Taxman also enjoys the Christmas Party, by Dale Adamson
The end of year is fast approaching and many of us will be glad to see the back of 2022, COVID traffic lights and isolation periods. As we start to look forward to Christmas festivities, you may be considering some sort of Christmas function, staff bonuses and employee or client gifts. These expenses are subject to either the entertainment or Fringe Benefit Tax (FBT) rules, which ensure that the taxman gets a Christmas treat too. I have set out below the tax implications of some typical costs over the festive period.
The staff Christmas party
Whether the party is hosted on your own premises or offsite, it is classed as entertainment. Expenditure on entertainment is only 50% deductible for tax purposes. Associated costs such as catering, venue and equipment hire, music etc, are also limited to 50%.
Light refreshments, such as morning or afternoon tea provided on business premises, are an exception to this rule and are 100% deductible.
Staff gifts and bonuses
Most staff gifts, including gift vouchers, apart from food and drink, are treated as an unclassified benefit under the FBT rules and are 100% deductible, subject to limits.
Provided all fringe benefits do not exceed $300 for that employee per quarter (or $1200 per annum) and the value of unclassified benefits for all employees for the last four quarters does not exceed $22,500, the gift would be exempt from FBT. This is an all or nothing approach, which means that once the threshold is exceeded the whole value of the gift is subject to FBT, not just the surplus.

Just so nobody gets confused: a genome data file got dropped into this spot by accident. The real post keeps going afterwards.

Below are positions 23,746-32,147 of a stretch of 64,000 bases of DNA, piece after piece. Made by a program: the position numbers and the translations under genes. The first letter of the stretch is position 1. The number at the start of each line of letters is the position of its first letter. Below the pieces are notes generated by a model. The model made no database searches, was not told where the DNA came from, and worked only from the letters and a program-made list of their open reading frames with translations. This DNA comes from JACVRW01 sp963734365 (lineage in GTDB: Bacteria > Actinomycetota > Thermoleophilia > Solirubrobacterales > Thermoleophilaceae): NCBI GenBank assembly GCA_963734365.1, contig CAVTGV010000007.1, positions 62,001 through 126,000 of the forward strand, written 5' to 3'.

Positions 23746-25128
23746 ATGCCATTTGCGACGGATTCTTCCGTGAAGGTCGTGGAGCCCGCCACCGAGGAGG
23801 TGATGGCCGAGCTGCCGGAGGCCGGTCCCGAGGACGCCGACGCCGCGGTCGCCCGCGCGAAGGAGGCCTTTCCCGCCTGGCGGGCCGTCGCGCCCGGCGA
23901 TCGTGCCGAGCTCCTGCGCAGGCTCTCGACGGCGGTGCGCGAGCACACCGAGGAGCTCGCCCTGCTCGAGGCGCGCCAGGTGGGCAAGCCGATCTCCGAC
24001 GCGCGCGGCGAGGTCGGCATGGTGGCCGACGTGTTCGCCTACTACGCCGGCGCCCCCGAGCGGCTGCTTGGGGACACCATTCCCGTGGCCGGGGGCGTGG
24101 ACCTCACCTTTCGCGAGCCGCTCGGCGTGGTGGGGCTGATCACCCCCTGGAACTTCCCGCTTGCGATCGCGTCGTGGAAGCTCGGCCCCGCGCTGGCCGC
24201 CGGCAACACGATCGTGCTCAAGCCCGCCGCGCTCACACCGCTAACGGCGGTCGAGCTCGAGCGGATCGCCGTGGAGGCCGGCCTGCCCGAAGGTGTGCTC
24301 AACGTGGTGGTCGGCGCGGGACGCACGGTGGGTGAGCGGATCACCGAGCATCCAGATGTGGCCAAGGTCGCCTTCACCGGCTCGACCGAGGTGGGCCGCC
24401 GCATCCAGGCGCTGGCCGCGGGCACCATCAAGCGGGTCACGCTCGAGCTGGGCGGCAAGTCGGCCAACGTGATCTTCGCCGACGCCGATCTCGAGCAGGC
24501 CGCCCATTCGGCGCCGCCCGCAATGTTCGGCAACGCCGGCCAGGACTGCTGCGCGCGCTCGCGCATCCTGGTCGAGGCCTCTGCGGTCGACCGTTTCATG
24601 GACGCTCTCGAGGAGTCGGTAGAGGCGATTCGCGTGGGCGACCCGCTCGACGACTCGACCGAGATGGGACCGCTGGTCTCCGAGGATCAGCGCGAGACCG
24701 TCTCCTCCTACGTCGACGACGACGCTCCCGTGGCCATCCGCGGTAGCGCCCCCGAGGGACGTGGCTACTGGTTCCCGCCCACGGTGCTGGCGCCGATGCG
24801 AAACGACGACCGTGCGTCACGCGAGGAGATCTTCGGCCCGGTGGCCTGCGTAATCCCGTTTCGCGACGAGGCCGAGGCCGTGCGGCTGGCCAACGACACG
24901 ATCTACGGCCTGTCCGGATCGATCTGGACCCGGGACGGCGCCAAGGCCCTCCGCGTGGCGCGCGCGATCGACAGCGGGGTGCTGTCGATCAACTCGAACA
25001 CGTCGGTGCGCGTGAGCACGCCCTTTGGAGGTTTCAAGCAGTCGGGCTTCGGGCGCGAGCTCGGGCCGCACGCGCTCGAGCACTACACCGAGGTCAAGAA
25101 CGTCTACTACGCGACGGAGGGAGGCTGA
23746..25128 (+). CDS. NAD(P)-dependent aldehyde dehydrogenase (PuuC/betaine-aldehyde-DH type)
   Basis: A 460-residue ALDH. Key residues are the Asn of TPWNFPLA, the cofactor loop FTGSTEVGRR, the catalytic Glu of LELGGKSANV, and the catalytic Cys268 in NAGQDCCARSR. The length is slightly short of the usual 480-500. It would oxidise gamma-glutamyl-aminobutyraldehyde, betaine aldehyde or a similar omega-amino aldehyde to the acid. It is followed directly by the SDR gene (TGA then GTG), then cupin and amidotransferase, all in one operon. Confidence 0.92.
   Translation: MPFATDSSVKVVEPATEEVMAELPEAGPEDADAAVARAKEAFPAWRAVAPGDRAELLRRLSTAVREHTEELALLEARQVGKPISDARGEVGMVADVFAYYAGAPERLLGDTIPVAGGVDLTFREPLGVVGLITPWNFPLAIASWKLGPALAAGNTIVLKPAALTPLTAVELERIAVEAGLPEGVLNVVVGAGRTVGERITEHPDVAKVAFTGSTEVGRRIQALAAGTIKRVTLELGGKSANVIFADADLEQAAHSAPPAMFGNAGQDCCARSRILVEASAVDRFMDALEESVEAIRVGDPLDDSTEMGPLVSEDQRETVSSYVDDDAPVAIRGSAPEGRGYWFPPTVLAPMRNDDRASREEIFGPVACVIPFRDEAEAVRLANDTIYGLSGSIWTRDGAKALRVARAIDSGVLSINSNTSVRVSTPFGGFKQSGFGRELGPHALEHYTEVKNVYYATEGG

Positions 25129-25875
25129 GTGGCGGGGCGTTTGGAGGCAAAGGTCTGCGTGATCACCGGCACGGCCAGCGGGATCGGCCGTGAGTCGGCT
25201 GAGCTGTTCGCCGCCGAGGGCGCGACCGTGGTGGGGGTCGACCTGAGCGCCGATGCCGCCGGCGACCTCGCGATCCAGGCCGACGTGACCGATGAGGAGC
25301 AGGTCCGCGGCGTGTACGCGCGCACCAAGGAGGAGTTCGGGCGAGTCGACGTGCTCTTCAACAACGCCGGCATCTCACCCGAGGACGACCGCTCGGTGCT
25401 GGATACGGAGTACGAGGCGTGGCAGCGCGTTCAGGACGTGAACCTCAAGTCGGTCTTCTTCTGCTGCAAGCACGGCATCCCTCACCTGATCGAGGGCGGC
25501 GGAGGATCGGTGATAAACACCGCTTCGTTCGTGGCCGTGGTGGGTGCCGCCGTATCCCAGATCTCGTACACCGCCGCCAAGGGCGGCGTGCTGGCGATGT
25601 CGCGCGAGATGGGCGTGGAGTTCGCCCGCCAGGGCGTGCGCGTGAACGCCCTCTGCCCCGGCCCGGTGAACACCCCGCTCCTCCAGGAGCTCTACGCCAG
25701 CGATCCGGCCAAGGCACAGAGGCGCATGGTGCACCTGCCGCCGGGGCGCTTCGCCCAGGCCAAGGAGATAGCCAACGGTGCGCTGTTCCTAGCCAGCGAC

A gift of food to staff, e.g. the traditional ham, cherries, bottle of wine and box of chocolates are subject to the entertainment regime and only 50% deductible.
A cash bonus to your staff is treated as taxable income to the employee and will be subject to PAYE. As this is an employment expense it is therefore fully deductible for income tax purposes. However, in our current circumstances, if you are giving a cash payment to staff as they have worked from home, this payment could be a contribution towards their home office costs and be exempt from tax.This is subject to limitations stated in the IRD determination (EE003).
Gifts are typically a marketing and promotion exercise and as such, we consider they should be 100% deductible and included in your advertising and promotion expenses. However, if they include food and drink, the entertainment rules apply and relief is limited to 50% for that portion e.g. the cost of a gift basket, needs to be split between food/drink item costs and other costs. To maximise deductibility you may consider gifting promotional items such as sunhats, beach balls or maybe umbrellas!
Client Christmas drinks
Client related entertainment is also subject to entertainment rules. The difference is, that if the function is open to the public then 100% deductibility applies . In past years in Kaitaia for example, a number of businesses held pre-Christmas evenings open to anyone who wanted to attend.
All other client Christmas functions will be subject to the normal entertainment rules and thus limited to 50% deductibility.
The 50% entertainment limitation applies to both income tax and GST and it is important to keep good records to make tax time a lot easier and ensure correct treatment can be applied to these expenses.
The entertainment and FBT rules are quite complex and each claim is likely to be different. It is wise to get advice from your accountant if you are unsure of your obligations.